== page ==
Introduction

Carbon dioxide has been identified as the major greenhouse gas contributing to global climate change. As a result, various processes are being explored that would allow CO2 to be captured and ultimately sequestered from processes, such as combustion, gasification, and steam methane reforming, where carbon dioxide is a major by-product. Use of amine solvents for CO2 capture, while common in industry, is expensive and unlikely to be feasible on a large scale. Looping cycles involving calcium sorbents, where CO2 is released at high temperature by calcinations and captured at lower temperature by carbonation, are of particular interest. However, evidence has shown that the ability of the sorbents to maintain their utilization over repeated cycles is quite limited.

One of the characteristics that influences the capture capability of limestones is the particle size distribution. Most previous studies report that particle size slightly affects the cyclic process and the performance of limestones (Sun et al., 2005; Li et al., 2005). Grasa and Abanades (2006) who focused on small particle fractions, of the order of 100-1000 pm, concluded that sorbent particle size did not influence the sorption capacity of the sorbents tested, instead only depending on the number of cycles performed. On the other hand, Ye et al. (1995) suggested that particles smaller than 5 pm be considered optional due to the increased cost of the milling.

Another experimental parameter that affects the sorption ability and the decay of the lime-based sorbents is the temperature of the reaction between CaO and CO2. Typical temperatures in the carbonator exceed 600°C, while calcination requires higher temperatures. Grasa and Abanades (2006) proposed that the temperature of 950°C during the calcination stage could be beneficial for the sorbent cyclic performance. Sun et al. (2005) investigated sorbent performance at 850°C

I. Dincer et al. (eds.), Global Warming, Green Energy and Technology,

DOI 10.1007/978-1-4419-1017-2_20, © Springer Science+Business Media, LLC 2010

and reported that lower temperatures (750°C) enhance the carbonation of the CaO during the first two cycles. The reaction time constitutes another crucial parameter affecting the sorption capability during continuous cycling of the sorbents. Previous research studies indicate that relatively brief sorption times result in decreased calcium utilization efficiencies, but in slightly increased reactivity, mostly for the few first cycles of the process.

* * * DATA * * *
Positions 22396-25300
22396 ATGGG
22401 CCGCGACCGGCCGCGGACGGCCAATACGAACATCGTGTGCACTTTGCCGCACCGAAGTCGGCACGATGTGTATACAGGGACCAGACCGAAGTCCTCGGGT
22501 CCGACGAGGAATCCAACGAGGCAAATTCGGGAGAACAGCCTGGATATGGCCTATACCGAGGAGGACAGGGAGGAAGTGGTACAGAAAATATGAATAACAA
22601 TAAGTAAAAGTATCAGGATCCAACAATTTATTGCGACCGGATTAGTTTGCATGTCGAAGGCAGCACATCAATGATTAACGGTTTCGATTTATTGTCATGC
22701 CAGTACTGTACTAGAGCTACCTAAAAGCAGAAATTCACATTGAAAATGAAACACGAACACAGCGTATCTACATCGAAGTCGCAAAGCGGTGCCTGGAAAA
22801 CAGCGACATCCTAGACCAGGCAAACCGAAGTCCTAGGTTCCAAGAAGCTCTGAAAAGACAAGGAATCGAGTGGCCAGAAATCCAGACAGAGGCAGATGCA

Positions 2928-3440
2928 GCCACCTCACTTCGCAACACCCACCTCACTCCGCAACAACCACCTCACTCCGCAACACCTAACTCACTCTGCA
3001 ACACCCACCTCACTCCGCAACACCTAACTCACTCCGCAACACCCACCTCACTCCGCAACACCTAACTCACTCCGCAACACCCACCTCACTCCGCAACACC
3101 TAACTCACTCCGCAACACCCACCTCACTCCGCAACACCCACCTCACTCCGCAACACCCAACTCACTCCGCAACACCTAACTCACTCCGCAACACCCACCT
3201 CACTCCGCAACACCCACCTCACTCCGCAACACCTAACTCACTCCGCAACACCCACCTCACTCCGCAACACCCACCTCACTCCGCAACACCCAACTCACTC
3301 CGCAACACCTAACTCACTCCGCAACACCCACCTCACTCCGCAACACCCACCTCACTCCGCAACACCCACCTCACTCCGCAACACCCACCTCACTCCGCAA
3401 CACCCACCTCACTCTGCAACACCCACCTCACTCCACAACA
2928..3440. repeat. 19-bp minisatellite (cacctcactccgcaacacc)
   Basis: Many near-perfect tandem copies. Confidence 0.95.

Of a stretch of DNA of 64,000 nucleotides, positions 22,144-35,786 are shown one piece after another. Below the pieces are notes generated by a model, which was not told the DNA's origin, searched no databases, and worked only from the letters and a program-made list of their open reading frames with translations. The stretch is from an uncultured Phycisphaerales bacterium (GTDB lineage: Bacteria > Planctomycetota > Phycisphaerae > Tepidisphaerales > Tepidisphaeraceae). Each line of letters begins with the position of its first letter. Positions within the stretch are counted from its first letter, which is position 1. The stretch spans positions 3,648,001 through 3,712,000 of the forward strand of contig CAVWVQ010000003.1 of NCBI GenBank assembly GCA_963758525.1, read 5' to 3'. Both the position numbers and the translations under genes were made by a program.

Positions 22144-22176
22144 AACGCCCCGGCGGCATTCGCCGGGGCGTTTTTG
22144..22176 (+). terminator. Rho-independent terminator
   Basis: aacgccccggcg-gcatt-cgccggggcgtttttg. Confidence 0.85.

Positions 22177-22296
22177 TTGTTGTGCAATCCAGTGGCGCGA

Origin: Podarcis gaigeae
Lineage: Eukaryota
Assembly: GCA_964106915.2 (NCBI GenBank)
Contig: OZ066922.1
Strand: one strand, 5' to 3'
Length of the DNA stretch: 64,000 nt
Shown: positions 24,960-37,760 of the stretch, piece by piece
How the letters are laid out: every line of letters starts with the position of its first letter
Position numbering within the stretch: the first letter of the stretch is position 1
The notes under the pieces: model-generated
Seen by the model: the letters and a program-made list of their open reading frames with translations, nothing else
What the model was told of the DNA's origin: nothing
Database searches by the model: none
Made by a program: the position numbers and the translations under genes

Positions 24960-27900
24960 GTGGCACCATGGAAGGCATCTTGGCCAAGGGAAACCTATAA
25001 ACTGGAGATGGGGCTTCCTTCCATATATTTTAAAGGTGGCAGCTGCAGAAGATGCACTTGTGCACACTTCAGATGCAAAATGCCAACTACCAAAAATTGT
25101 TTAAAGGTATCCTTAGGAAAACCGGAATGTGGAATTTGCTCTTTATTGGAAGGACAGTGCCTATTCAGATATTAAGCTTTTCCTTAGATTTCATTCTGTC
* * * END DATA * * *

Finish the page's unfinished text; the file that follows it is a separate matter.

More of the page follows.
In fluidized bed combustion (FBC) plants the presence of SO2 is unavoidable. Therefore, the sulfation of the sorbents is of major importance as also shown from the numerous works performed on the behavior of sorbents under SO2 (Adanez and Garcia-Labiano, 1993; Badin and Frazier, 1985; Cheng et al., 2004; Ghosh-Dastidar et al., 1996; Laursen et al., 2001, 2002; Stanmore and Gilot, 2005; Sun et al., 2007; Ye et al., 1995). Most of these studies claimed that sulfation mainly occurs on the surface of the particles forming a CaSO4 layer, which impedes further sulfation and/or carbonation of the particle. Stanmore and Gilot (2004) reported that sulfite is also involved in the reaction scheme and concluded that the sulfation ability is reduced by the presence of the high proportions of O2 and SO2 in the gas stream. The sulfation extent is based on the Ca/S ratio. According to the chemical reaction the absorption of 1 mol of SO2 requires 1 mol of Ca. Nevertheless, the utilization of Ca is most of the times higher. It is common notion that the pore structure strongly affects the sulfation process. Ghosh-Dastidar et al. (1996) underlined the existence of an optimum pore structure of the parent limestone, which after calcination will produce the optimum pore size for sulfation.

The aim of this study is to elucidate the factors leading to the deactivation of two individual limestone types. For this reason, two limestones originating from two different Greece locations are subjected to cyclic sorption/calcination investigations. The sorbents are characterized for their CO2 caption ability under a specific number of carbonation/calcination cycles. The effect of particle size, reaction time, and reaction temperature on the CO2 capture ability and the decay of the limestones is also investigated. Another purpose of the study reported here is to explore possible ways to diminish the sorbents deactivation. In practice, carbona-tion always occurs in the presence of SO2, and therefore the comprehension of the interaction phenomena is of great importance. The durability of the limestones under simultaneous carbonation and sulfation is determined. Among the priorities of this work is to figure out the effect of SO2 on the carbonation and simultaneously the effect of CO2 on the sulfation process.

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